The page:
Another thought I had in reading through the above postings, may also be in a mid to high level discussions/list of the differences/difficulties that various versions/years have. What I faced with a late 50's versus an early 80's model would be advantageous to the person looking at buying used. Perhaps this topic should be separate from your original goal and dealt with later.
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Old 09-21-2020, 06:56 PM   #5
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I like to check out the "new members" Forum category. I look for folks who just bought a 50 year old Airstream and have little knowledge on what they bought. Some ask about desirable years. Folks considering renovating or restoring a vintage Airstream would benefit in an "overview" of the scope of the project they are embarking.

I don't know if "how to do it" detail is needed. There are just too many variables in each project seems to me. I often advise newbies to start a project thread like many of us have where specific approaches and problems can be discussed, and Forums members can chime in with "free" advice.

I think "history briefing - pros and cons" would be helpful to people getting into the hobby. 13 segment send caps, whale tail body design, leaf spring axles, 7 segment end caps, door within a door, dura torque axles, Corning windows, new body in 69, alclad aluminum skins, 70s trailers, grey water tanks when. Is there any year or feature that is desirable, or undesirable?

There are always folks who want an idea of cost and time to renovate. Maybe there should be a likely proposed budget for a shell off renovation.

Count me as one supporting the project.

David
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Old 09-21-2020, 07:22 PM   #6
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Just for clarification are we talking about a for profit venture or is this for the betterment of the community?

In my opinion a wiki style document makes the most since.
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Old 09-21-2020, 07:59 PM   #7
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A few years back I restored a 1960 BMW R50/2 motorcycle. Lucky for me there was a comprehensive aftermarket manual written by The Barrington Motor Works. Everything in one place written by one of the top restorers in the country. Originally published in 2010, it has now on it's third edition. Unlike the BMW service manual, this one was filled with tips and tricks on dealing with an old motorcycle.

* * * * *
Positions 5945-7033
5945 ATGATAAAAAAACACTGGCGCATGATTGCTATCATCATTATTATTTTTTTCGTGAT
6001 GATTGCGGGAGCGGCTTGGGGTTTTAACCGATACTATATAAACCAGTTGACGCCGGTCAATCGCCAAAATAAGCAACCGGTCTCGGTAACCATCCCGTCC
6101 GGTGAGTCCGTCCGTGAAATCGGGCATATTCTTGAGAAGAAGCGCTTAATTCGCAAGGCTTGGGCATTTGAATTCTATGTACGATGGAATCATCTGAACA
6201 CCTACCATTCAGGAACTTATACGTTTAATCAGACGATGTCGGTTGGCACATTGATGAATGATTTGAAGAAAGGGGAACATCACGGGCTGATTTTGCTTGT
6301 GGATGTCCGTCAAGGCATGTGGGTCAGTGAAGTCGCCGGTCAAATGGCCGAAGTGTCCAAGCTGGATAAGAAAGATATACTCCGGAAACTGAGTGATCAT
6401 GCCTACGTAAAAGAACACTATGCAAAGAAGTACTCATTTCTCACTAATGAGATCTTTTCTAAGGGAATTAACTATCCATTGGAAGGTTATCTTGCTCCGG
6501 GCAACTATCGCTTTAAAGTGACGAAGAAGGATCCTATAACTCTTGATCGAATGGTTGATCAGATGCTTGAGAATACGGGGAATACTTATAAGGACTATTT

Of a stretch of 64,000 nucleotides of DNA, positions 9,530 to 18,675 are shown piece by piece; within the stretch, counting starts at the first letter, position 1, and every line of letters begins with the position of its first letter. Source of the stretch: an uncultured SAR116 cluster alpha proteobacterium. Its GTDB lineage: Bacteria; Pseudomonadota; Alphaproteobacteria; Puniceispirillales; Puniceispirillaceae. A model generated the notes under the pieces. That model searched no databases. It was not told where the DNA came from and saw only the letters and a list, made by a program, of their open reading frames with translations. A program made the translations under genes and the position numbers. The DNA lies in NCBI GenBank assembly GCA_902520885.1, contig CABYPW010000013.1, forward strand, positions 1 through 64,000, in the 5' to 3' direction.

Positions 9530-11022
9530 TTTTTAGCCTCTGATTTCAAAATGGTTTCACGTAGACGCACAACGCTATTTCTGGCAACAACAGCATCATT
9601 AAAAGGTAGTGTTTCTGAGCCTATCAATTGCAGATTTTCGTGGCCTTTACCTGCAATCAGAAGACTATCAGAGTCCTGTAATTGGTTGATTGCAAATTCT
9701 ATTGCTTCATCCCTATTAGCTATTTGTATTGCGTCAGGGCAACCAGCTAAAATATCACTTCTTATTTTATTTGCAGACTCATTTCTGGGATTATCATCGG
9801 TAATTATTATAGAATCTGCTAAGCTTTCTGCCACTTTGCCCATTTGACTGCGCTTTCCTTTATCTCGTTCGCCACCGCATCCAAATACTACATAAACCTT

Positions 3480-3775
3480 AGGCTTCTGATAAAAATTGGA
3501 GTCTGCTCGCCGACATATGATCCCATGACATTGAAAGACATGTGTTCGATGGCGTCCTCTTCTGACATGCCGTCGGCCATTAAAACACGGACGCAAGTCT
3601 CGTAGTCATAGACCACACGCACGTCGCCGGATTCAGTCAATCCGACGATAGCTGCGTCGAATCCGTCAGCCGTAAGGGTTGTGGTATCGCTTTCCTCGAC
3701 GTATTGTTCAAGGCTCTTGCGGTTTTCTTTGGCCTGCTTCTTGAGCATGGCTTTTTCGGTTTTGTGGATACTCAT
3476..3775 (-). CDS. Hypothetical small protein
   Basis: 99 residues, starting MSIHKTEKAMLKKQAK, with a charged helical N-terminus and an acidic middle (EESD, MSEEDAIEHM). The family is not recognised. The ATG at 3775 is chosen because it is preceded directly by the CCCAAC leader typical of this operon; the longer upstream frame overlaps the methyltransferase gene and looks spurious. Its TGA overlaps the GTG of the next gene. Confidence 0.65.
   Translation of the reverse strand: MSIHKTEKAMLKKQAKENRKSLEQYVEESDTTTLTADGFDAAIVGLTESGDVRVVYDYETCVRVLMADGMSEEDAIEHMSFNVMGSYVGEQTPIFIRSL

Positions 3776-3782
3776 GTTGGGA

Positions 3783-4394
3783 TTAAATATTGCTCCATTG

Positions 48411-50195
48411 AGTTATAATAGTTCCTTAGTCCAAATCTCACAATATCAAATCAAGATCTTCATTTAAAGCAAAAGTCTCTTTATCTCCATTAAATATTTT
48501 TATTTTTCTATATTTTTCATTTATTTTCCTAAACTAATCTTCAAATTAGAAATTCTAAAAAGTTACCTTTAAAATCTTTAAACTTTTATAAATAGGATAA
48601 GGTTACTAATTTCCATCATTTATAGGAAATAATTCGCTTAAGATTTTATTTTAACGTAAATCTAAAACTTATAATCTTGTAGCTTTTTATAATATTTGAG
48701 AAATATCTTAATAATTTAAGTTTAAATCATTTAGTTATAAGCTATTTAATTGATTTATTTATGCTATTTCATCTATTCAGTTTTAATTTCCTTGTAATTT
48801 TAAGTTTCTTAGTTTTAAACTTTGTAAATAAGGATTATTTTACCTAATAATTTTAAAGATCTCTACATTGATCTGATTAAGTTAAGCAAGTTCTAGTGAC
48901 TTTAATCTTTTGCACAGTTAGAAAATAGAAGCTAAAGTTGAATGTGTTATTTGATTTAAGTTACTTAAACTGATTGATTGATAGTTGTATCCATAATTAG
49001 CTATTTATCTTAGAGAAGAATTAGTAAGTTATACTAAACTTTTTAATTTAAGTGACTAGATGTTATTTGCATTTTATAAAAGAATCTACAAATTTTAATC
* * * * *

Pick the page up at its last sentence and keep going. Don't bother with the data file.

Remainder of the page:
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It is truly a service manual as there are the typical chapters for each sub-system. This was the type of manual I would have loved to have when I first started on the Safari. Instead I listened to ALL of the VAP podcasts and read the forums for hours and hours. I agree with David, a project thread on these forums is invaluable. It is so nice to be able to ask a question and get an answer. That should never go away, but as I continue to read, I find the same questions asked and answered again and again. Maybe this would help streamline some of this process.

I agree that all of our trailers are different, but when you get right down to it, they are remarkably similar. Steel, aluminum, plastic and wood held together with countless rivets and screws. Compared to the technology embedded in a modern car, they are incredibly primitive. I don't think a sub-system based format would prove to be too difficult. Just add notes for specific years as required.

Lots of great ideas, all of them. I think the first task on a project like this is to brain storm ideas, just like what is happening here. So keep them coming. - Mark
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Old 09-21-2020, 08:56 PM   #8
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Mark, I agree there should be categorized sections depicting different phases of a renovation. Airstream structure is basically the same until you get into the modernization of the electrical and technology components. It’s going to take time and continued collaboration for y’all to come up with a detailed renovation guide. Looking forward to helping out any way I can. Take care
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Old 09-21-2020, 09:27 PM   #9
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I think this is a good idea worth exploring.
If there were a book about restoring Airstreams in 2010 when I brought the first one home and quickly found out it needed serious repairs, I would have bought it. I'd still buy one, but I love books.
The same questions do get asked over and over. They are the same questions I asked 10 years ago. But ya know, that's how the forum stays operational. Newbies clicking on ads.
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Old 09-21-2020, 10:05 PM   #10
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Renovation/Restoration Guide